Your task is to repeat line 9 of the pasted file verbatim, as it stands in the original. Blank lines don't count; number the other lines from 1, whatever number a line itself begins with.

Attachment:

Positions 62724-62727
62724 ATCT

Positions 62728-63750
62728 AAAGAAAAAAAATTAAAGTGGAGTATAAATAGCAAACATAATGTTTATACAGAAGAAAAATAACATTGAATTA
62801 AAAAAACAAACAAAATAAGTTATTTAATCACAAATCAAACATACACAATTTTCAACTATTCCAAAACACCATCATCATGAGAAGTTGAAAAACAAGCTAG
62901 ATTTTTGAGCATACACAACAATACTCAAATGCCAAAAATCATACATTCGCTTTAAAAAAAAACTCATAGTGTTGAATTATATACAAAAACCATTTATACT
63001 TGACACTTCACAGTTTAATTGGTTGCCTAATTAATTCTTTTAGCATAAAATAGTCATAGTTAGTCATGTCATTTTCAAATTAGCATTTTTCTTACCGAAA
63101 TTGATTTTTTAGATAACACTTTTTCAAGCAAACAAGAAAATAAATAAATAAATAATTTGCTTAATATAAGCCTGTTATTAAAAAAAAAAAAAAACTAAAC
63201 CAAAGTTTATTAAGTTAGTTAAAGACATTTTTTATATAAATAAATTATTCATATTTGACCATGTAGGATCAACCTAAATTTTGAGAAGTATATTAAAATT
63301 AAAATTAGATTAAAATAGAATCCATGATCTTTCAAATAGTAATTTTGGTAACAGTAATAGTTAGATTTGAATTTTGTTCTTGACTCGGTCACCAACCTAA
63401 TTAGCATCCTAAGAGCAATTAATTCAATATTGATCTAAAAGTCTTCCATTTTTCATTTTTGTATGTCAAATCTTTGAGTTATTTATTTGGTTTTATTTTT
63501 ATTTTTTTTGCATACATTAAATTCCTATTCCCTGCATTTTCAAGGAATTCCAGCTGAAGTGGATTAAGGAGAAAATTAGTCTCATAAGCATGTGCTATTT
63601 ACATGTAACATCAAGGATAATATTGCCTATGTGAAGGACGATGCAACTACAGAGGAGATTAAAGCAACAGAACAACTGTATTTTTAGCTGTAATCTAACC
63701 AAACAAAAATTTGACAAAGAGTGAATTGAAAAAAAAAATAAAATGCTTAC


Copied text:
63201 CAAAGTTTATTAAGTTAGTTAAAGACATTTTTTATATAAATAAATTATTCATATTTGACCATGTAGGATCAACCTAAATTTTGAGAAGTATATTAAAATT